KDKA’s Kym Gable learned about a bond that stretches from Pittsburgh to Portland, Maine.By Kym Gable

PITTSBURGH (KDKA) — Remember Cabbage Patch Kids dolls? The toys are still on the market today, but they were so wildly popular in the ’80s that parents brawled in store aisles to get their hands on one.

On a Positive Note, KDKA’s Kym Gable learned about a bond that stretches from Pittsburgh to Portland, Maine. And it all started with Cabbage Patch Kids and a mission to give hope and comfort to sick and grieving children.

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Michelle Chenevert, from Washington County, came across her childhood Cabbage Patch dolls in her parents’ basement recently. But now those dolls are being boxed up to ship off to Kristie Anderson in Maine.

(Photo Credit: KDKA)

The two women connected when Anderson was searching for ’80s-era Cabbage Patch dolls on eBay to meticulously rehab for her new charity campaign, which she calls The Cabbie Cause. Anderson’s daughter was born with heart defects. She also has epilepsy, autism and has spent a lot of time in the hospital.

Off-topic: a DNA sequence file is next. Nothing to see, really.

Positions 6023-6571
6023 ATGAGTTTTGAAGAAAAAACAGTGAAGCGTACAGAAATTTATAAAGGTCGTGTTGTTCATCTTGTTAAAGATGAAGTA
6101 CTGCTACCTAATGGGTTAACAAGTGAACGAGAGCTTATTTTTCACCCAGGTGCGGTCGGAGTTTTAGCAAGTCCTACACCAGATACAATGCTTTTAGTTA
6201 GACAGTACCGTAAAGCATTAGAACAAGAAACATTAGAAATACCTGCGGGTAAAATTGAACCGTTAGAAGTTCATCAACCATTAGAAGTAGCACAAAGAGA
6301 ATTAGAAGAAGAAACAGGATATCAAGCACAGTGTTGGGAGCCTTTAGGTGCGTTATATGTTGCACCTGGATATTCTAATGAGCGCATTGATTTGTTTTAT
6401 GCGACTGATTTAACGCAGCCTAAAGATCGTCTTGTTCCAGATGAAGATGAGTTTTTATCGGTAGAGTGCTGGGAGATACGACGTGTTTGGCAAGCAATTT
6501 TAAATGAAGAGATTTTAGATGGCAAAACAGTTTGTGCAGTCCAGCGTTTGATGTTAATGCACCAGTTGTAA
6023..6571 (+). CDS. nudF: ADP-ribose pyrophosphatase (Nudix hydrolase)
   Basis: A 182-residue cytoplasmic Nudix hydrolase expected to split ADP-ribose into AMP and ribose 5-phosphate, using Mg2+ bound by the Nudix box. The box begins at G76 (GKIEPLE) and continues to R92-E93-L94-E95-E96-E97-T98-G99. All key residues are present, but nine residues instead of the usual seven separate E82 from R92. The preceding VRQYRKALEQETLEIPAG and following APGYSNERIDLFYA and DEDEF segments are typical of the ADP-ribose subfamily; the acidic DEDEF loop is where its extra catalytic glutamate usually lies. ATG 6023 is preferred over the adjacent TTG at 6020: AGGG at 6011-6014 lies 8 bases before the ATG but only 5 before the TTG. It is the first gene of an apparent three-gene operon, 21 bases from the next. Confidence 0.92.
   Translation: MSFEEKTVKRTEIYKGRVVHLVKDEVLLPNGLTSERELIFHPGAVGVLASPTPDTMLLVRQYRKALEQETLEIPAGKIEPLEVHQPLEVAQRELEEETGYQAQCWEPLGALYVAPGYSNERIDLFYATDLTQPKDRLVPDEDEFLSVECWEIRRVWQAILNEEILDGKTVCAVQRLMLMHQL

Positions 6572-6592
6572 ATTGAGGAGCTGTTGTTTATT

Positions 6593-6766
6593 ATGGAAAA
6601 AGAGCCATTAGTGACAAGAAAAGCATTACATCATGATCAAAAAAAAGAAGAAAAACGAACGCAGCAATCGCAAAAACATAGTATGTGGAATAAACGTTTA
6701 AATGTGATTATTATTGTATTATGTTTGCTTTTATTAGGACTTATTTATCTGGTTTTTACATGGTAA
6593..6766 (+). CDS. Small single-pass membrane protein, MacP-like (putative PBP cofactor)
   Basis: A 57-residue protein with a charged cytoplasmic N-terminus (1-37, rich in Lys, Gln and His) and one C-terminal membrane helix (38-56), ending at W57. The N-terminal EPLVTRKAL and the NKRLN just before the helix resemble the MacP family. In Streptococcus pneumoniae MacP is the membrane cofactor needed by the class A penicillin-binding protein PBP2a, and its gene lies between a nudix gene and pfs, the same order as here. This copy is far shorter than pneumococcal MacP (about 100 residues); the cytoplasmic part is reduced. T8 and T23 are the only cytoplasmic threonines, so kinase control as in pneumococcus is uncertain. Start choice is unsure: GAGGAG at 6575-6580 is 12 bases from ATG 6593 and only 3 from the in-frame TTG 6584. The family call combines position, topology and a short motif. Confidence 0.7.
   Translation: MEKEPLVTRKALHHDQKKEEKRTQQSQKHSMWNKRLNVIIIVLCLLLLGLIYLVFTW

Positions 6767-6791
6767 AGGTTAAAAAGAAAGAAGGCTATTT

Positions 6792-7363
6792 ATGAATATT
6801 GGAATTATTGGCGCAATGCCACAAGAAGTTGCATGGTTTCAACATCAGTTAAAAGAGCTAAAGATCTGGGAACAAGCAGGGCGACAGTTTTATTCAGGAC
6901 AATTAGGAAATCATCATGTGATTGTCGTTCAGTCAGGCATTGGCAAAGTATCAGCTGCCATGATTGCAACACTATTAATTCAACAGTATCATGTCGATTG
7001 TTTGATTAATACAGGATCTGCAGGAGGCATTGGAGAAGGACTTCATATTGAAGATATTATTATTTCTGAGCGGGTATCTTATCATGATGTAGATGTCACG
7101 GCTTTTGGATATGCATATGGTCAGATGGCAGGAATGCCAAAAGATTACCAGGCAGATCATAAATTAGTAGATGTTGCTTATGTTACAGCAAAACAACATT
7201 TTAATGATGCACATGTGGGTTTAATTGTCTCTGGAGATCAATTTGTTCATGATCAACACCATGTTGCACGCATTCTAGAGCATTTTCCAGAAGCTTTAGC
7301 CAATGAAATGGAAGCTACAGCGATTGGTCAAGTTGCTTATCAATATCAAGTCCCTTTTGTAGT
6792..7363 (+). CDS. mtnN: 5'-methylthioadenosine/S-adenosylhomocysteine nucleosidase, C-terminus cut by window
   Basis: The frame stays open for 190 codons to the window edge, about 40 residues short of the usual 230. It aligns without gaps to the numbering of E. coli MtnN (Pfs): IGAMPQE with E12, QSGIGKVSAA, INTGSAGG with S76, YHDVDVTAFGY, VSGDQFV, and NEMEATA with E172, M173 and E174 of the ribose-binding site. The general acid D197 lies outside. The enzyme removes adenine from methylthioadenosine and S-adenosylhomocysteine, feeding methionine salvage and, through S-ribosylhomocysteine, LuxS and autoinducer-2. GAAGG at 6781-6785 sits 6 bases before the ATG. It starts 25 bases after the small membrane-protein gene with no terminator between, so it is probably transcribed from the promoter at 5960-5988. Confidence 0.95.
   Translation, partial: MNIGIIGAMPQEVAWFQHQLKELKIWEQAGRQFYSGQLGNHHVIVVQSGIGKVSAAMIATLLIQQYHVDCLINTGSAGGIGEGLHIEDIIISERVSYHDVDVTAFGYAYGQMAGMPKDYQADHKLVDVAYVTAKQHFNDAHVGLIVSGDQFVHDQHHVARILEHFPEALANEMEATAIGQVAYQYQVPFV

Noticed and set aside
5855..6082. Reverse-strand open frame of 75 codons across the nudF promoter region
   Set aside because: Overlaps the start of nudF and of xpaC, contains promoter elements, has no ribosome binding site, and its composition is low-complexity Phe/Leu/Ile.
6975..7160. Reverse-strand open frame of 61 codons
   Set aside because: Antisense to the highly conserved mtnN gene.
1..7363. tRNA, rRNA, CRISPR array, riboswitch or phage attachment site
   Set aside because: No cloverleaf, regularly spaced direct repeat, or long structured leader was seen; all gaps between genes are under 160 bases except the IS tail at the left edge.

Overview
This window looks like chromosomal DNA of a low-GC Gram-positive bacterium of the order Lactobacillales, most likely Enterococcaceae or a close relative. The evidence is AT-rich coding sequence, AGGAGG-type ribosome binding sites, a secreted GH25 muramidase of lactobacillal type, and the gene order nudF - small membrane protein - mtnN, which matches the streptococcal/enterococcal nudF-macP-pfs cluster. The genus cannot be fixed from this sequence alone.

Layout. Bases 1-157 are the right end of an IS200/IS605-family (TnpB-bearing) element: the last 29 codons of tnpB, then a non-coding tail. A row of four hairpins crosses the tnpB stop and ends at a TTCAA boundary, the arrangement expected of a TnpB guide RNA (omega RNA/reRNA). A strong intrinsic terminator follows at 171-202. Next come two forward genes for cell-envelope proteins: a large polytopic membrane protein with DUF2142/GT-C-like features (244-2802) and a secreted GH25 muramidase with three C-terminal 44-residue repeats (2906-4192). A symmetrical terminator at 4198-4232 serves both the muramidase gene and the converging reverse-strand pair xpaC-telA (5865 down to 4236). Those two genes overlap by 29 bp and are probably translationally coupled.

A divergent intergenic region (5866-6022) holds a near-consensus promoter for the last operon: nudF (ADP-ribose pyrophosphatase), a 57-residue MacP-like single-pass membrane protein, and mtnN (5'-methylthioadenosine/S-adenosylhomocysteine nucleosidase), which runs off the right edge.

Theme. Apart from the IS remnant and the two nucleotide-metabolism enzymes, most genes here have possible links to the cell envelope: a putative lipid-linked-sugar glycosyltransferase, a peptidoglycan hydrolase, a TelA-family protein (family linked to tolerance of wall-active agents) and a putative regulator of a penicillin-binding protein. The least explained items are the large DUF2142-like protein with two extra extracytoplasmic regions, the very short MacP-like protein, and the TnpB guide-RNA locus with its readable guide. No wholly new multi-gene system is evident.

“I’ve been looking for a way to give back to the Barbara Bush Children’s Hospital, as well as Ronald McDonald House because of the various times I’ve been in and out of their Portland location. I wanted to try to find a way to give back,” said Anderson.

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She spotted Chenevert’s astronaut doll on eBay and messaged her to buy it. That’s when Chenevert learned about the donations and The Cabbie Cause.

“And I said, ‘If you want them, you can have them all.’ That’s such a great cause and I just love the idea that someone was going to be playing with them and loving them the way I did when I was a child,” said Chenevert.

Chenevert runs her own non-profit, Bond Of Love, which helps mothers and babies at the Duquesne Family Support Center. She says they “clicked,” and now Anderson will have 10 more dolls to bolster the cause.

“I could give these children a measure of comfort, to hold in their arms, if they’re at risk of dying or going into surgery, and even if they’re sick. So that’s where (the idea) was born,” Anderson said.

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